The really good ideas are often the simple ones. Blindingly simple, so when you see them in action, you kick yourself and say “Why didn’t I think of that?” On the other hand, there are simple and really good ideas that, even had you thought of them, you’d have been incapable of translating them into action. That’s why over the next few weeks, the SDLP will not be kicking itself. Otherwise it would be.
I’m talking about the series of ‘Town Hall’ meetings Sinn Féin have announced for their election campaign. They’ve held this kind of thing before. The purpose is to rally the local troops, send activists out energized and determined to squeeze every last Sinn Féin vote into the ballot box. What’s different this time is that there’s going to be a major southern dimension. When Gerry Adams TD starts things in West Belfast tomorrow evening, he’ll have Mary Lou McDonald TD and Pearse Doherty TD on the platform alongside him. Of course there are southern TDs who’d be willing to sit on SDLP election platforms as well, but would the SDLP want them? A Fianna Fáil TD? That’s Fianna Fáil whose meltdown is approaching Fukushima dimensions? You’re kidding. A Fine Gael TD? That’s Fine Gael who used to have Michael Lowry in its Cabinet? You’re kidding. A Labour TD? Mmmm, maybe. Except Labour is now run by ex-Stickies, and didn’t they at one stage…Right. Scrap that one too. No, ourselves alone looks like the best policy for the SDLP.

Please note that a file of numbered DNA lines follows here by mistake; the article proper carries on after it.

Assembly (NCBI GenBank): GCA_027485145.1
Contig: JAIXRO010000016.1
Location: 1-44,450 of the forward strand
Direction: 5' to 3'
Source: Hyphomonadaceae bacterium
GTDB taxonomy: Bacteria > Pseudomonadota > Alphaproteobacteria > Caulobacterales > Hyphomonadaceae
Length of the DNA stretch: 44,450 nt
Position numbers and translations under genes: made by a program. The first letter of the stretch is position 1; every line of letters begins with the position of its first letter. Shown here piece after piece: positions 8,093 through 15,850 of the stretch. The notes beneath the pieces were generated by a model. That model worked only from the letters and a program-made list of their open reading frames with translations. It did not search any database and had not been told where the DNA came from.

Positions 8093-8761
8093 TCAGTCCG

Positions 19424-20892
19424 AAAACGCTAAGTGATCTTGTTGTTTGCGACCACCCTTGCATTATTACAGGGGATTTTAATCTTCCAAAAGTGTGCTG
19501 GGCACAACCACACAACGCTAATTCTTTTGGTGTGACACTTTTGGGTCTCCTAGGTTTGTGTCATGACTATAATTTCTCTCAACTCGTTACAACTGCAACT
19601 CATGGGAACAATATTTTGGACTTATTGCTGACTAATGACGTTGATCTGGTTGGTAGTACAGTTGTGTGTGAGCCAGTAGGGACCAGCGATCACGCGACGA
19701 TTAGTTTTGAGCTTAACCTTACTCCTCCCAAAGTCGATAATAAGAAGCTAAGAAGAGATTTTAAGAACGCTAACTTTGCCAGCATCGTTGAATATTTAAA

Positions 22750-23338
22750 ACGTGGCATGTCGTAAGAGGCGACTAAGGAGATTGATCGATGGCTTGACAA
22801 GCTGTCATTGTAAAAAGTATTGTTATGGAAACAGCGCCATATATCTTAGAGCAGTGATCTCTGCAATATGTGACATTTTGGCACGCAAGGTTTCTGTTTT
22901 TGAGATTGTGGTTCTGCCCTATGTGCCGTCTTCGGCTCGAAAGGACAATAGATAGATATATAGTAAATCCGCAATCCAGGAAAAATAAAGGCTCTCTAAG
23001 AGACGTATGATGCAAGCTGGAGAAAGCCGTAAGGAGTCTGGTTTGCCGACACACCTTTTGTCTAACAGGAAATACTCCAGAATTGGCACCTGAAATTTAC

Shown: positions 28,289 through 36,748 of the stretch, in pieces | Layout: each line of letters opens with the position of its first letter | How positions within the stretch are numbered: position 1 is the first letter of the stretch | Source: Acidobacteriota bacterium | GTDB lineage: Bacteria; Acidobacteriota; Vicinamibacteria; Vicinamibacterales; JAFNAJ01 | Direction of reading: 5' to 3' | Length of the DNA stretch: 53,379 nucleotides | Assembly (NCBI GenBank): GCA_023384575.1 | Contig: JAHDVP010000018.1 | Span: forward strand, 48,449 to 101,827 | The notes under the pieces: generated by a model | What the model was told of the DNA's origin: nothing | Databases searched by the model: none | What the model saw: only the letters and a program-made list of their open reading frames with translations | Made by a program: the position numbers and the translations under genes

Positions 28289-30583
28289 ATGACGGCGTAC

Which highlights nicely the Sinn Féin strategy. By having the Town Hall meetings, they’re saying in Alex Maskey’s words “We want to go out and listen to the views and opinions of our people”. You may have your own thoughts on how open Sinn Féin are to hearing new views but that’s what it looks like. Even more importantly, the presence of TDs like Pearse Doherty, Martin Ferris and Mary Lou McDonald say loud and clear “We’re not kidding about our nation-wide ambitions. This is what a real All-Ireland party looks like”.
Simple. Dazzling. And it makes every other party, north and south, look provincial. In simplicity of concept and power of impact, it puts me in mind of the arrival of Adams and Co at Stormont in a fleet of black taxis. When the Shinners get a good idea, they do it with style.